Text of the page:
Jump to Navigation

Free Case Evaluation

Bold labels are required.

Contact Information
disclaimer.

The use of the Internet or this form for communication with the firm or any individual member of the firm does not establish an attorney-client relationship. Confidential or time-sensitive information should not be sent through this form.

close

Child support after 18: Can I be forced to pay for my child's college tuition?

In Illinois, a court may, in some cases, order parents to contribute to their child's college expenses as part of the child support agreement. Illinois law refers to this as "non-minor support." Non-minor support can cover college expenses such as tuition, room & board, application fees, book fees, and other costs. While it is not a mandatory requirement for parents to pay for their child's college expenses, it is sometimes recommended by judges in Illinois for parents to do so. The following list what factors are considered by the courts as they determine if and how much support must be paid for college expenses.

The financial resources of both parents. In determining non-minor support, the most important factor considered by the court is the parent's financial state. This refers to the household income of each parent, as well as savings and investments. It can also include the income of step-parents (if any).

The standard of living the child would have experienced had the marriage not dissolved. Another way the courts determine non-minor support is by determining what your child's quality of life would have been if the marriage remained intact. If you and your spouse were to remain married, the outcome of your child's well-being, specifically in terms of pursuing a college education, may indeed have been different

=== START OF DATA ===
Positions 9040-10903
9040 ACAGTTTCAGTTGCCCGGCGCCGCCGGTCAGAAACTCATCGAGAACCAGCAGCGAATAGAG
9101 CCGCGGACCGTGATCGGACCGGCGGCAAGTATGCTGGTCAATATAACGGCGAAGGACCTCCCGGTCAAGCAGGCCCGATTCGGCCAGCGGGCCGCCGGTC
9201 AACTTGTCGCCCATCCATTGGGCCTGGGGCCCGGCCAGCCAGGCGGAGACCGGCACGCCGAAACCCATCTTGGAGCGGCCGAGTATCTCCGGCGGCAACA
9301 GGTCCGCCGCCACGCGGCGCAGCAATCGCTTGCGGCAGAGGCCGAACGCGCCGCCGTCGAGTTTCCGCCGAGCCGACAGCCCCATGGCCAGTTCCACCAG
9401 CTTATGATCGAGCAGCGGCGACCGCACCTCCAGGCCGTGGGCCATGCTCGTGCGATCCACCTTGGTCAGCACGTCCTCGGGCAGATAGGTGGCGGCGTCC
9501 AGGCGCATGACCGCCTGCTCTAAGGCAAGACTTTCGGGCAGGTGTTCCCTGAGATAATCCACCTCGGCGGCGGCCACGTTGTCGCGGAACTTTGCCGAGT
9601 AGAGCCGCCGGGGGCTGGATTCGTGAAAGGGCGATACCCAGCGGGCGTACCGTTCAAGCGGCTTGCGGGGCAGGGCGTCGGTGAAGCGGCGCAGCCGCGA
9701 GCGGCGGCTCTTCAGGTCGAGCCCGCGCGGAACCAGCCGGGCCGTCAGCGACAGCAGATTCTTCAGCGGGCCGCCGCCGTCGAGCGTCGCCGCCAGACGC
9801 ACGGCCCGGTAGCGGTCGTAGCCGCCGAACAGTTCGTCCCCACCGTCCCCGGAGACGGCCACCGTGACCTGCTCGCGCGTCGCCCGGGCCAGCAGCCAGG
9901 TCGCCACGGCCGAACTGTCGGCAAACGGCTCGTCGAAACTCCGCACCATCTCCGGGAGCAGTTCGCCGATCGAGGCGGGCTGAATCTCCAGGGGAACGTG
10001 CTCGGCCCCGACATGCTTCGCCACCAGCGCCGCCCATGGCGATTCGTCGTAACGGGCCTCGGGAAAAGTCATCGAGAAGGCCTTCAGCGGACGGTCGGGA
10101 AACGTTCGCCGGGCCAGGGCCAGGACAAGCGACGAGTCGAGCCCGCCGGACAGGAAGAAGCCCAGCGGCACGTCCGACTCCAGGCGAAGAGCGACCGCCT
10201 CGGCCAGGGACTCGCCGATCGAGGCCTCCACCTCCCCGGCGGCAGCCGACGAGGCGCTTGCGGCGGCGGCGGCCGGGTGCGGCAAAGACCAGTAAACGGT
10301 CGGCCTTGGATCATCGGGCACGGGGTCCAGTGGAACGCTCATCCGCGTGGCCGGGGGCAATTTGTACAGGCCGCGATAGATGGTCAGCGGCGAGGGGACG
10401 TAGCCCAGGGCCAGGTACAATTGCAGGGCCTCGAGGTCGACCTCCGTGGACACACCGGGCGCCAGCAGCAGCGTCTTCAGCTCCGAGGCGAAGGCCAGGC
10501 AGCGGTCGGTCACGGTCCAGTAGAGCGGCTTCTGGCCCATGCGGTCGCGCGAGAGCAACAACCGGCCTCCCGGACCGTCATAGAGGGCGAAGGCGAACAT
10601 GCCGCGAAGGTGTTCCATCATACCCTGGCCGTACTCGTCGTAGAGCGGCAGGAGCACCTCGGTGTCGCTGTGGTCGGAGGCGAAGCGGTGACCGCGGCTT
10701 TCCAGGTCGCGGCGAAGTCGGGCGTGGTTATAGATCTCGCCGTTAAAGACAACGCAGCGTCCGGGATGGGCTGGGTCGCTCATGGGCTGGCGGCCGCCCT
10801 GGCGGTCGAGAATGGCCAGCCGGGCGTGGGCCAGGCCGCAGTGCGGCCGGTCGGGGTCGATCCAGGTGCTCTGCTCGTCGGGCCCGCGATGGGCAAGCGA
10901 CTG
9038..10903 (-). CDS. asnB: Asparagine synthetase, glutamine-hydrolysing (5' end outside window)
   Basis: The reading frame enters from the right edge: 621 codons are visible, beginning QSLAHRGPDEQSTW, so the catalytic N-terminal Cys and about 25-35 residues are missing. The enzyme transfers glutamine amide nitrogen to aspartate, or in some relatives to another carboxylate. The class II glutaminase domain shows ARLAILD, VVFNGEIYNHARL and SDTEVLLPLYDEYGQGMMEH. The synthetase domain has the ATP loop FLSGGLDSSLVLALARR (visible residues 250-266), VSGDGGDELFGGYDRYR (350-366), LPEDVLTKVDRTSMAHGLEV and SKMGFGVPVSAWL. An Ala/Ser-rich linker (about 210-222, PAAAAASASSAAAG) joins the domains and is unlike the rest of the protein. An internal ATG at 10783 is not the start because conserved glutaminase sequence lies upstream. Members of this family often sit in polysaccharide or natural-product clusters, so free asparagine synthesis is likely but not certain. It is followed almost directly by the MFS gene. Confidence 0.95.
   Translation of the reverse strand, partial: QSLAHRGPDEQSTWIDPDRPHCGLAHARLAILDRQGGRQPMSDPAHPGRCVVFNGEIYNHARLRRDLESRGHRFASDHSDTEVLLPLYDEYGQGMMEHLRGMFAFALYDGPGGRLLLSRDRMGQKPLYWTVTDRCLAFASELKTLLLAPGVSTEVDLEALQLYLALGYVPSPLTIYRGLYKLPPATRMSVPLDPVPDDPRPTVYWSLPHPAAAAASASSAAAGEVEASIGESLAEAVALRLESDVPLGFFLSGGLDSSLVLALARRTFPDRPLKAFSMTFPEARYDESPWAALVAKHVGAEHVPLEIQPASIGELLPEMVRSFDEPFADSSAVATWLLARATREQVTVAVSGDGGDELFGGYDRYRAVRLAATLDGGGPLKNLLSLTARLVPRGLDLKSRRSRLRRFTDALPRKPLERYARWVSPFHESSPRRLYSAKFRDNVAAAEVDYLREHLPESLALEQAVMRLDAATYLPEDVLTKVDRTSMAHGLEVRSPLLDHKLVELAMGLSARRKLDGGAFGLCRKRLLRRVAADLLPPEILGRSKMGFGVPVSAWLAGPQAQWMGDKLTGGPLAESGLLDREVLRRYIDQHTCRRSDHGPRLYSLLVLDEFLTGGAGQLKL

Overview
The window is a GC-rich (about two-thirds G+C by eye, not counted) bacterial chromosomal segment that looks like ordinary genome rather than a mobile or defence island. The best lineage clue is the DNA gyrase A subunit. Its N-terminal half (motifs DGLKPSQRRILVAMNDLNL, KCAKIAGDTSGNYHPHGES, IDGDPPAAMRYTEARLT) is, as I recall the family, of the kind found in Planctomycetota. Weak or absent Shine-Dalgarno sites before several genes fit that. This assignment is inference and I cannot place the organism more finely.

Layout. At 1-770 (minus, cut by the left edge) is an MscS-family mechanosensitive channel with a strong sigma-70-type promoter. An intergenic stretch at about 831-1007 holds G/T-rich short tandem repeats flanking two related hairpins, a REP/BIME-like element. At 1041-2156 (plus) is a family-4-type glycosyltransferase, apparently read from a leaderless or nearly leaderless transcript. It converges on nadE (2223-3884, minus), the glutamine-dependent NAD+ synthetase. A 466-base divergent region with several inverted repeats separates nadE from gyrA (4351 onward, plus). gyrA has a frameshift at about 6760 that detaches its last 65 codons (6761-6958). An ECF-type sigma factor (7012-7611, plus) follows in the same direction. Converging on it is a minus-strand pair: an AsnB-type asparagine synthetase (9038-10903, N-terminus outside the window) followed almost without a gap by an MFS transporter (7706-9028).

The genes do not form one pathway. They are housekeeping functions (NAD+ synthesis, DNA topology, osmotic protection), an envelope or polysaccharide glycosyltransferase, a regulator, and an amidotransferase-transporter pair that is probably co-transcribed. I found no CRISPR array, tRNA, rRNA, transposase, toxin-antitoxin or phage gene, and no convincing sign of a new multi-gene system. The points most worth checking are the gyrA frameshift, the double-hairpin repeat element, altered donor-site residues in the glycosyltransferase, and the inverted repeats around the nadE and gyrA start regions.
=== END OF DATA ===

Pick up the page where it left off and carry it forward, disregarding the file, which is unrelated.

The financial resources of the child. In addition to assessing both parents' financial state, a judge will also assess the child's financial state in order to determine whether or not they have the funds to attend college. This assessment includes any available financial aid and scholarships.

Academic Performance. The state of your child's academic performance plays a role in how non-minor support is decided upon. In the event that the child diligently works to achieve good grades during college, he will be more likely to receive non-minor support. Also, the courts will consider whether or not your child has had plans to go to college. If the child has little or no interest in attending college, and shows little promise in succeeding academically, it is unlikely that a judge will order a parent to pay for college expenses.

Any Other Factors the Court Deems Relevant. Each family is different, and this will be taken into consideration by a judge as non-minor support is determined. Other factors may include the timing of the petition for non-minor support, the child's wishes to attend college, the choice of college, whether alimony is currently being paid, etc.

For more information on non-minor child support, feel free to contact the Law Office of Bradley R. Tengler in Rockford, IL at 815-981-4859. Please note, the above does not constitute legal advice. Please discuss your specific rights with an attorney in your own jurisdiction.

No Comments

Leave a comment
Comment Information